A veterinary technician holds a baby panda

Animal checkups

A baby jaguar sits in a metal bowl as it is weighed on a small scale during its check-up

Many animals, like people, don’t just see the doctor when they’re sick—getting checkups and exams helps keep them healthy! At the Zoo and Safari Park, there are wildlife care specialists and veterinarians and other medical staff who work very hard to make sure all the critters are healthy as a horse—or panda, flamingo, or iguana!

A wildlife care specialist feeds a baby chick using tweezers

Checking in

As part of their duties, wildlife care specialists check the animals each day. They pay attention to how much each animal is eating, and if they are acting normal. Wildlife care specialists keep an eye on the poop they scoop, too, because it holds clues to an animal’s health.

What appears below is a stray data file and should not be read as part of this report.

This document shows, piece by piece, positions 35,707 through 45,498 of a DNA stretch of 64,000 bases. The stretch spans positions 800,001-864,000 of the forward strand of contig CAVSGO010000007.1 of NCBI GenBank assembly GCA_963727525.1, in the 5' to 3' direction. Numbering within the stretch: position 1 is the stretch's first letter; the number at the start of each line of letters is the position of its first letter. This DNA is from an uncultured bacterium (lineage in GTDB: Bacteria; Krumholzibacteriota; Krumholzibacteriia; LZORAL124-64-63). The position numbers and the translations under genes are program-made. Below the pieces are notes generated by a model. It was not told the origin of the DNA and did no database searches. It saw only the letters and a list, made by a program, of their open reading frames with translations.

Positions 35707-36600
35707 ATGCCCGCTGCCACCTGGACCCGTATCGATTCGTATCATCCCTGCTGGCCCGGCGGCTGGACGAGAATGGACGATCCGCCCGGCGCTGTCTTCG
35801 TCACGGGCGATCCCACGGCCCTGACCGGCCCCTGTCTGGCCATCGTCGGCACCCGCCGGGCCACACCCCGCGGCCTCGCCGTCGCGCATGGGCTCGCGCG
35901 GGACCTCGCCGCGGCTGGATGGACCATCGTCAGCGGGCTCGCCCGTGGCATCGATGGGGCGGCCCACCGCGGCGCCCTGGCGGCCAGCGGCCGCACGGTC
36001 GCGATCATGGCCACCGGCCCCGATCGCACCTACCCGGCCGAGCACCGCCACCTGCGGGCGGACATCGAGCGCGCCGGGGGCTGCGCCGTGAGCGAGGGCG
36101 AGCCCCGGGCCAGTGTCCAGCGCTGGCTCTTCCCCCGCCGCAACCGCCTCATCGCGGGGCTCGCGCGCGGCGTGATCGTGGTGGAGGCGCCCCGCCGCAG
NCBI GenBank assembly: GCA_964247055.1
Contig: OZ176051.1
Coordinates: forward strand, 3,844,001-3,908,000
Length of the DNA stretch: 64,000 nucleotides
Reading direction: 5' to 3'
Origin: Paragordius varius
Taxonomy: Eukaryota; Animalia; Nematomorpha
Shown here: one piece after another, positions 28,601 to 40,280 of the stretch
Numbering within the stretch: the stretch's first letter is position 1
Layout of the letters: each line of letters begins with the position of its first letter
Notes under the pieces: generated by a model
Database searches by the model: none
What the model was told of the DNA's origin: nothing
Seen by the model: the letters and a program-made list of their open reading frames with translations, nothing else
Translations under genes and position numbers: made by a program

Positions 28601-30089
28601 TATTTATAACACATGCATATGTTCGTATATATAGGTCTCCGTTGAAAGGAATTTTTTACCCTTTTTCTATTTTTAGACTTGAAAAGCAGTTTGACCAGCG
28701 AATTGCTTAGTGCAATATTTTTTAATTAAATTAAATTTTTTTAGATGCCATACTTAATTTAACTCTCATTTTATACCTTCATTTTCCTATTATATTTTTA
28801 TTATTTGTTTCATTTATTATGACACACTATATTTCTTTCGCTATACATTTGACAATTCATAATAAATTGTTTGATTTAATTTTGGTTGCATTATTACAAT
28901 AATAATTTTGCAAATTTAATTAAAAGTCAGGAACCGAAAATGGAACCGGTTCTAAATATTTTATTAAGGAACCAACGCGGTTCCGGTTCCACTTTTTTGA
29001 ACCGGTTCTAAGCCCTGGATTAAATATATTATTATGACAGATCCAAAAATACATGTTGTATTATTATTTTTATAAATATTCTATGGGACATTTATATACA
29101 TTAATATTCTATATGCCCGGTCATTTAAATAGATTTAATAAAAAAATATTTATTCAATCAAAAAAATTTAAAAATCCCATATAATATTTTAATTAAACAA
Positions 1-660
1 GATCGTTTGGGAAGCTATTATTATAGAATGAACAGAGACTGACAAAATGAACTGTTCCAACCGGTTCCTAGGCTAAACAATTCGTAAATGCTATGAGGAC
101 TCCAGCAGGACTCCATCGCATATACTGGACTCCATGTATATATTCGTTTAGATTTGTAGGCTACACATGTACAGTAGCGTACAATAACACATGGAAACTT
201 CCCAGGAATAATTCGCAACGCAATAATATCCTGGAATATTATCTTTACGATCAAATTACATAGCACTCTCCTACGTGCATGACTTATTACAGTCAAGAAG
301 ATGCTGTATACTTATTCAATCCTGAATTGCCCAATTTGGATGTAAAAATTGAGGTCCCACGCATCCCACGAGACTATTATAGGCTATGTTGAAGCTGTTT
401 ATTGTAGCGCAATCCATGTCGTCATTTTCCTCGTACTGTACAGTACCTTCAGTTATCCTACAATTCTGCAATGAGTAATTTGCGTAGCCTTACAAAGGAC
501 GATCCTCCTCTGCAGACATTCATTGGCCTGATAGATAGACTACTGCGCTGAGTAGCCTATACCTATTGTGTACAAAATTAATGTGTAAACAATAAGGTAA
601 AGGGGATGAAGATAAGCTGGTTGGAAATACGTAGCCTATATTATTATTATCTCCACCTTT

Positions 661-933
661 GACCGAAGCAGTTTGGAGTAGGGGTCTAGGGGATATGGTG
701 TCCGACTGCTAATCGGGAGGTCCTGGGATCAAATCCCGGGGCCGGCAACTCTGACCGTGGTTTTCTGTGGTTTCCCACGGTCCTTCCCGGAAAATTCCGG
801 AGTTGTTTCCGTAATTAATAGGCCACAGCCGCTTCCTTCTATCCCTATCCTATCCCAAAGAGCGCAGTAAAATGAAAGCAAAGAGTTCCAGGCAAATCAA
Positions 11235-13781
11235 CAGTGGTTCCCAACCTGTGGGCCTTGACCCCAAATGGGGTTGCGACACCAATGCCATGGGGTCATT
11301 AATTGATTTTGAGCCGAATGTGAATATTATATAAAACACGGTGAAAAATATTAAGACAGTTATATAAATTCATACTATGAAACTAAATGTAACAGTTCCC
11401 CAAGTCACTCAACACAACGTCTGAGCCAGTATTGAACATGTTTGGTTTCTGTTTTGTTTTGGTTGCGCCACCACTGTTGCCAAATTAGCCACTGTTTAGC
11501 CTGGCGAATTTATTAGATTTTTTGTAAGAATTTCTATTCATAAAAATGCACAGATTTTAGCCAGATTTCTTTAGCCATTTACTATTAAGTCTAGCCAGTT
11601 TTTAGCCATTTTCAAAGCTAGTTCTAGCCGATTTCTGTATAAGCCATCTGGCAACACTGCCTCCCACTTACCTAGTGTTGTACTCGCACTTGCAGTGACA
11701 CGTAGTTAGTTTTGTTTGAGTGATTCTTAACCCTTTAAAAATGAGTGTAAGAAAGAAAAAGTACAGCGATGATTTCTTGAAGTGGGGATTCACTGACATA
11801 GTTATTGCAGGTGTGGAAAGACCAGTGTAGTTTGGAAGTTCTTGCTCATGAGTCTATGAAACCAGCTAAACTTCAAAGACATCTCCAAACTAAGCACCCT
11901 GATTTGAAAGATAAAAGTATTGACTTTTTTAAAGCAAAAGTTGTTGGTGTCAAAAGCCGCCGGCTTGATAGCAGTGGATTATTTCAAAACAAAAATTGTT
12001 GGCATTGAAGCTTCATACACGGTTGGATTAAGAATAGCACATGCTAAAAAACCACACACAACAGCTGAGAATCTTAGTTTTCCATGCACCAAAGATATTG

A wildlife care specialist rewards a tiger with a tasty treat for presenting their claws.

Say "ahh!"

Wildlife care specialists also teach the animals behaviors to help watch their health. Many animals have learned to step onto and stay still on a scale. This lets the wildlife care specialists track each animal’s weight. Some animals learn to present a paw or hoof for nail trims. And quite a few will stand still for an injection or to have a blood sample taken! style

Baby koala joey about to be anesthetized so doctors could xray and examine him thoroughly.

Doctors on duty

Veterinarians and other medical staff take care of other needs such as vaccinations, injuries, and even surgeries. Whenever possible, check ups take place at the animal’s home, where it feels comfortable. With more than 6,500 animals living at the Zoo and the Safari Park, that’s a lot of house calls!